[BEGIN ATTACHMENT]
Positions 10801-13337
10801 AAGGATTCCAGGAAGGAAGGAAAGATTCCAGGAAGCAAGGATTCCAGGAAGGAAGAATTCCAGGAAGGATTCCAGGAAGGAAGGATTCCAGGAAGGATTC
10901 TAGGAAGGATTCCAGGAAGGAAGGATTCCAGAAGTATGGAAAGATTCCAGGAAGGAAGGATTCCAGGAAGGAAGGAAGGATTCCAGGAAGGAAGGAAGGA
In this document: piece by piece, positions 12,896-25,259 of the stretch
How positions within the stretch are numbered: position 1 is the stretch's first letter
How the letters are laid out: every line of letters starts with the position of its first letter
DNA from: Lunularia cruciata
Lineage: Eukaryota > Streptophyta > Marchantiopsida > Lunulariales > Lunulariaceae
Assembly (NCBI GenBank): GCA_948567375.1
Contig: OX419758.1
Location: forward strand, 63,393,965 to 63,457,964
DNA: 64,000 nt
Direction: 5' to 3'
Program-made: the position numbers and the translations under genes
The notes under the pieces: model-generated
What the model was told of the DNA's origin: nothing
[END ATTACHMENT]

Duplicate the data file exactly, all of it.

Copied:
Positions 10801-13337
10801 AAGGATTCCAGGAAGGAAGGAAAGATTCCAGGAAGCAAGGATTCCAGGAAGGAAGAATTCCAGGAAGGATTCCAGGAAGGAAGGATTCCAGGAAGGATTC
10901 TAGGAAGGATTCCAGGAAGGAAGGATTCCAGAAGTATGGAAAGATTCCAGGAAGGAAGGATTCCAGGAAGGAAGGAAGGATTCCAGGAAGGAAGGAAGGA
In this document: piece by piece, positions 12,896-25,259 of the stretch
How positions within the stretch are numbered: position 1 is the stretch's first letter
How the letters are laid out: every line of letters starts with the position of its first letter
DNA from: Lunularia cruciata
Lineage: Eukaryota > Streptophyta > Marchantiopsida > Lunulariales > Lunulariaceae
Assembly (NCBI GenBank): GCA_948567375.1
Contig: OX419758.1
Location: forward strand, 63,393,965 to 63,457,964
DNA: 64,000 nt
Direction: 5' to 3'
Program-made: the position numbers and the translations under genes
The notes under the pieces: model-generated
What the model was told of the DNA's origin: nothing